I don’t know what the weather’s been recently for you, but here it’s been dreadful. I haven’t been out properly with a camera since the start of January. And I’m not holding out much hope for the next couple of weeks either. It’s only when I look back over my photo’s trying to find a Friday image that I realise I haven’t shot very much at all. Even last year the conditions didn’t work well much of the time.
Despite the lack of good weather, I did manage a good walk earlier in the month at Ingleton I the Yorkshire Dales. Whilst there I took a three-shot panorama of Ingleborough. It was captured using the Fuji X-T2 with the 18-135 lens. I also used a monopod to help steady the camera as it was freezing cold and blowing a gale up there.
I didn’t hold out much hope when I took the shot other than thinking it looks like a nice scene. Now I’ve stitched he images in Lightroom I rather like the result. It certainly conveys the sense of wide, open space you get up there.
Fingers crossed for an improvement in the weather and I hope you have a great weekend.
I am fast becoming a fan of the new Photo Merge to Panorama feature in Lightroom 6 (Creative Cloud). I can use the Stacking feature to easily group the photos in a panorama series so that I don’t mix them up with single images. I can then create the new merged panorama as a DNG file ready to be processed like any other RAW file. Once I have the merged DNG I can add it to the top of the image Stack and then collapse the stack. What I then see in Lightroom is the Panorama files and if I want to repeat the merge process I can expand the Stack to see the individual image files.
One aspect of the new feature that I am starting to change my mind about is the Auto Merge and Auto Crop checkbox. The Auto Merge feature automatically selects the blending mode but most often picks the mode that results in a long thin image. Often picking one of the other blending modes will give a file which has more height which tends to be useful.
Similarly the Auto Crop tool will take out the area where the image doesn’t cover the entire canvas. Whilst this can be helpful it can also restrict the size of the image. I have now begun to find that I am turning off the crop to check.
Where there isn’t much cropping required I now prefer to take the image into Photoshop once blended. In Photoshop I then duplicate the layer and use the “Edit | Transform | Warp” menu command to warp the duplicate layer. This allows the image to be stretched over the entire canvas without a reduction in size. The only real downside to this is that the edges of the scene can become a little distorted but with landscape images this is very difficult to detect.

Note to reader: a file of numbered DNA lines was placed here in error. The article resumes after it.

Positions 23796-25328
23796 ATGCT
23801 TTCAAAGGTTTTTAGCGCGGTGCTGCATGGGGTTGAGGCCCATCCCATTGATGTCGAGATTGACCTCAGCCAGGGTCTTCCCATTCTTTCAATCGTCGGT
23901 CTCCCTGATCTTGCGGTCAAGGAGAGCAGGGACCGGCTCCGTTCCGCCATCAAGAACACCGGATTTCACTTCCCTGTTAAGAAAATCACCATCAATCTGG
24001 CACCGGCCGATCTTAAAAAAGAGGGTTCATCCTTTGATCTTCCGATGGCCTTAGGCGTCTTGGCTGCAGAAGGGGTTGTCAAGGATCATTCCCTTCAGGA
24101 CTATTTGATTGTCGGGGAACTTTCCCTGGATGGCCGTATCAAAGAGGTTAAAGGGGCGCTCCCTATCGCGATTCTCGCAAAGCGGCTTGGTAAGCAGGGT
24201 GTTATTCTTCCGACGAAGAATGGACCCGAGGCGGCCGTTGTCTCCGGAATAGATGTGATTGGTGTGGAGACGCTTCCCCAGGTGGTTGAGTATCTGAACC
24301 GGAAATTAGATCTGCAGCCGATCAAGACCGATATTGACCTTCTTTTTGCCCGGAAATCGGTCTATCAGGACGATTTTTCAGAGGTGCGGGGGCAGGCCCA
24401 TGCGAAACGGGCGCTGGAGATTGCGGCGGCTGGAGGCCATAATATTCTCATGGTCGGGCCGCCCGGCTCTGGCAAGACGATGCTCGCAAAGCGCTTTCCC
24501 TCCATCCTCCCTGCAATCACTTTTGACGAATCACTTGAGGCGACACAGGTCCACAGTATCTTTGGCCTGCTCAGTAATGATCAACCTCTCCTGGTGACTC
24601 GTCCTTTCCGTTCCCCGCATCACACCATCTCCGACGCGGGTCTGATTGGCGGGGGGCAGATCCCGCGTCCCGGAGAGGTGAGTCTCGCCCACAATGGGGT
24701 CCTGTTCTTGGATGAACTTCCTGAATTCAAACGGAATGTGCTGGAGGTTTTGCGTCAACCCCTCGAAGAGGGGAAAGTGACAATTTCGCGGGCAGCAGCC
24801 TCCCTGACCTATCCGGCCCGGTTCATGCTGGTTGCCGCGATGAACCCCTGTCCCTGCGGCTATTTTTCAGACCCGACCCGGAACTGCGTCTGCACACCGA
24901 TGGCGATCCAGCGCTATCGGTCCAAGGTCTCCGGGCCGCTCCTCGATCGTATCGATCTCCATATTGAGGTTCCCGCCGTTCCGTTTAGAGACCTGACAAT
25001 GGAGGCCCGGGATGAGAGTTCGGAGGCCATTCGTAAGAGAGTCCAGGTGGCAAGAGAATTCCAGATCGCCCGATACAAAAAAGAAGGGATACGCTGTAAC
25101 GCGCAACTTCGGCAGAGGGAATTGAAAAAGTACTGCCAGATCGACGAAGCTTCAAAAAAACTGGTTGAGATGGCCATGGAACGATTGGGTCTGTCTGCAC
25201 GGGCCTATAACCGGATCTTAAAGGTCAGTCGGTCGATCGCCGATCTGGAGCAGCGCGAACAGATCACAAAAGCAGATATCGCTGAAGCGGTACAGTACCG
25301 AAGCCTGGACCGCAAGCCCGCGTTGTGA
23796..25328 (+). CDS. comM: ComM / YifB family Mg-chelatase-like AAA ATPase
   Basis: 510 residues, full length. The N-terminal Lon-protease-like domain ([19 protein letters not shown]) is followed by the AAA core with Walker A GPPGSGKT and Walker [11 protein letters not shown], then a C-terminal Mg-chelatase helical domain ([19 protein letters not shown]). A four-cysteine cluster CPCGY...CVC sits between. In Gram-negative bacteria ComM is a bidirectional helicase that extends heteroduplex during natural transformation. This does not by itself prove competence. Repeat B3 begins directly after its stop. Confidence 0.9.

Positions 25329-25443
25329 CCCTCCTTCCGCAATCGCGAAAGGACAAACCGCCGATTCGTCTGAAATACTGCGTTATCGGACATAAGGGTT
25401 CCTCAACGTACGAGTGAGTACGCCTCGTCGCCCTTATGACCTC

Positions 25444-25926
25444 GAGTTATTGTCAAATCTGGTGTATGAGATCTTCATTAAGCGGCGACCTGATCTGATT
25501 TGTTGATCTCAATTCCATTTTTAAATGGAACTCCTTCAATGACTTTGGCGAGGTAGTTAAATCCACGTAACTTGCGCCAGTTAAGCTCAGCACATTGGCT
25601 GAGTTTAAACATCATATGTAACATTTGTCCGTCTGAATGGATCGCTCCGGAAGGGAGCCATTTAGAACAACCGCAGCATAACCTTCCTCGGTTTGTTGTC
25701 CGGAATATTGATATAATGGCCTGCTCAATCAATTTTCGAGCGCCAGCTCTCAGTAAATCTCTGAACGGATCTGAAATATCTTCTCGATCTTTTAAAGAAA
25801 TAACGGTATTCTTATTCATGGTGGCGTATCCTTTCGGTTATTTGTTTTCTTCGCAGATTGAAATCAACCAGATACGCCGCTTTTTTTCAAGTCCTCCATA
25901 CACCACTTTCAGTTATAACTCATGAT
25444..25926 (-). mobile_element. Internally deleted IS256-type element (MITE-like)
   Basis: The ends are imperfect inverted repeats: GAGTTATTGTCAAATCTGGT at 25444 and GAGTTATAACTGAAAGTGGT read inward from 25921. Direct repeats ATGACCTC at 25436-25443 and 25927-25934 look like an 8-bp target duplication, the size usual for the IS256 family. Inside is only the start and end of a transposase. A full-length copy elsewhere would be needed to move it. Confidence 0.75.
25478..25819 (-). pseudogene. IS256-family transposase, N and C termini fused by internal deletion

If you also use the new merge feature give this technique a try and let me know what you think.
One thing that I love to do is shoot panoramic images. I have an XPan Panoramic film camera and for digital I have a number of tripod attachments that allow me to shoot sequences of images for stitching. What I also do a lot of is shoot “informal panoramic sequences” where I hand hold the camera. I enjoy this but to be honest, I seldom get around to stitching these. I will go as far as grouping the images into a stack in Lightroom but then having to export them to Photoshop or Hugin in order to do the stitching is a little bit too much effort for me.
This is where the new stitching tool in Lightroom has taken me by surprise. I didn’t expect to like it very much but in fact I love it. All you need to do is select the images you want to merge and then chose “Photo Merge| Panorama…” from the Lightroom pop-up menu. This provides a dialog where you can select from one of 3 methods of merging the images or select the auto option. There is also an auto crop option to produce the finished image. Usually I am not a big fan of any tool that starts with the word “Auto” but these actually work very well.
The other surprise about the panorama stitching (besides the results being excellent quality) is that you can merge vertical image sequences as well as horizontal. By vertical I am not referring to the camera being held in the portrait format but shooting a sequence where you start at the bottom and move the camera upwards vertically. All this is done automatically before the resulting image file is created and saved into your Lightroom catalogue as a DNG file rather than as a TIFF or JPEG. The DNG format then gives you lots of flexibility to edit the image further.